Categories
Writing

Notebooks are ‘a forgotten account with accumulated interest’

Listening seeds ideas. Overheard dialogue, especially misheard words, are auditory stimulants for the imagination. Said Joan Didion in her essay “On Keeping a Notebook:”

“See enough and write it down, I tell myself, and then some morning when the world seems drained of wonder, some day when I am only going through the motions of doing what I am supposed to do… on that bankrupt morning I will simply open my notebook and there it will all be, a forgotten account with accumulated interest, paid passage back to the world out there…”

From the dull to the senseless, an ambient awareness latches on to snippets of interestingness in any conversation. The journal archives and then whispers for a second look. Simply rereading our notes gives them a new form, turning the slightest quip into a saintly significance.

All writing is thinking.

“I don’t know what I think until I try to write it down.”

Joan Didion
Categories
Writing

Everything goes in the queue

The queue is more of a scrapbook than a notebook. It’s a hopper of brain farts and observations brewing in all formats: text, images, video, and sound. It’s…

  • Where ideas get stored and intermix
  • Where content molds and takes shape
  • Where visions incubate until the timing is ripe
  • Where some concepts never the day of light

Your goal is to never let the queue go empty. You should always keep refreshing it with new content to help you sustain your thinking presence. The dull, the interesting, the ephemeral; it all goes into the Tumblr bin to age marvelously.

“I’m not writing it down to remember it later, I’m writing it down to remember it now.

Field Notes

Take copious notes and frequently revisit them. In generating novelty, you’ll always be two steps ahead.

Categories
Productivity & Work

From idea to “I did it!”: Seth Godin’s ShipIt Journal

Seth Godin updated his ShipIt journal in collaboration with Moo.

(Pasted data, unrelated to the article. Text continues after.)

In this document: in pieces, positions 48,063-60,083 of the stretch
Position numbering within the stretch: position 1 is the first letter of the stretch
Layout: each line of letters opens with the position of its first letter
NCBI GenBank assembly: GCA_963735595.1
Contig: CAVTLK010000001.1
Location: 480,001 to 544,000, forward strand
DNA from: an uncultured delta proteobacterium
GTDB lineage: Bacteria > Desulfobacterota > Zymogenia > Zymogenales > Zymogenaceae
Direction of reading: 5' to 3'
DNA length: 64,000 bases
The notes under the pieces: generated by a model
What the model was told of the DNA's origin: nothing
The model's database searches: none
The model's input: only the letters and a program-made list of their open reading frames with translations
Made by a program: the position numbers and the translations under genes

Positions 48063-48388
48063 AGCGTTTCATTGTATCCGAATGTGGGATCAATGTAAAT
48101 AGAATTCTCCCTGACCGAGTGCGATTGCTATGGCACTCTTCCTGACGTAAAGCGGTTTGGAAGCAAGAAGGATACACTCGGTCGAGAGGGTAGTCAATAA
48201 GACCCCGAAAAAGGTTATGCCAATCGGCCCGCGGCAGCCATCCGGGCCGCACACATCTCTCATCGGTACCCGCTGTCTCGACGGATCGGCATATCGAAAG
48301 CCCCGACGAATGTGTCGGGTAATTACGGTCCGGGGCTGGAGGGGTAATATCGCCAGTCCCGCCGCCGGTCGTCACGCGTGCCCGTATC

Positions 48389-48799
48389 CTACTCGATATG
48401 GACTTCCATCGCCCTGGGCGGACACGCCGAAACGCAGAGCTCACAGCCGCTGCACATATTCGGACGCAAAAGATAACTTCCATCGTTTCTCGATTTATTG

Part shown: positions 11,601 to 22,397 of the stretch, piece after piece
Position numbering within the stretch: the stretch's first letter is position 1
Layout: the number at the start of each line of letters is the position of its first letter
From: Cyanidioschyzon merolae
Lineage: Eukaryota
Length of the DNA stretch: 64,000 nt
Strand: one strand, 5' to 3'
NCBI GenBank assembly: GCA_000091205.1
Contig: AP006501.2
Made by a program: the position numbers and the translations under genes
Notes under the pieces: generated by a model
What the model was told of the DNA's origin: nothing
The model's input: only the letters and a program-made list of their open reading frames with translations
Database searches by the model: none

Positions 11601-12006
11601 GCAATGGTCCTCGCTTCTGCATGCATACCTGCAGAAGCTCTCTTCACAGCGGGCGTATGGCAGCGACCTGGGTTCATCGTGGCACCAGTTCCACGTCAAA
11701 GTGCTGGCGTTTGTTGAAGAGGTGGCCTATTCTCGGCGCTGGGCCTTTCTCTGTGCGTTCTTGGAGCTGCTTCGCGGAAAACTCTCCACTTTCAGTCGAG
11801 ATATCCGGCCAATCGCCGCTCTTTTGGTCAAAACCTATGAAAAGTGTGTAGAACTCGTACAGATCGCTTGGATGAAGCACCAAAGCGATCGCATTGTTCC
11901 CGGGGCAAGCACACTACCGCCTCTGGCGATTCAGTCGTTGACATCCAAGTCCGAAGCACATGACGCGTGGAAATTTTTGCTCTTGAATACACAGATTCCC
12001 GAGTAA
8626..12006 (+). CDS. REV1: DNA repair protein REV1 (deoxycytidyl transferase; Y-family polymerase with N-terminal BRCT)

The Shipit Journal works for a simple reason: It’s difficult to write things down. Difficult to break a project into small pieces and take ownership over each one. Mostly, it’s difficult to announce to yourself and to your team that you’re actually on the hook to do great work.

I’m delighted to let you know that the journal is back, but it a much more beautiful format. Created in conjunction with my namesake moo.com, you can find it right here.

It’s a blank book, but one with words in it. Designed to have you add the rest of the words, to write in it, to commit, to share, to ultimately make a ruckus.

Because ‘later is not the way you will ship.’ Do the work.

Note: You can find still find Seth’s original ShipIt Journal Five Pack on Amazon.

Categories
Books Productivity & Work

“Intentional Living” with The Bullet Journal ⚡ Method

There are a lot of Bullet Journal iterations out there today but Ryder Carroll is the originator of the Bullet Journal practice. According to the below video, he calls #bujo “an analog system I devised that will help track the past, organize the present, and plan for the future.”

I’ve dabbled in his Bullet Journal a bit but haven’t nailed it just yet. Thankfully, Carroll released a new book aptly titled The Bullet Journal Method: Track the Past, Order the Present, Design the Future (Amazon) to further explain the process and how it helped him become consistently focused and productive. You can download a few of the chapters for FREE right here.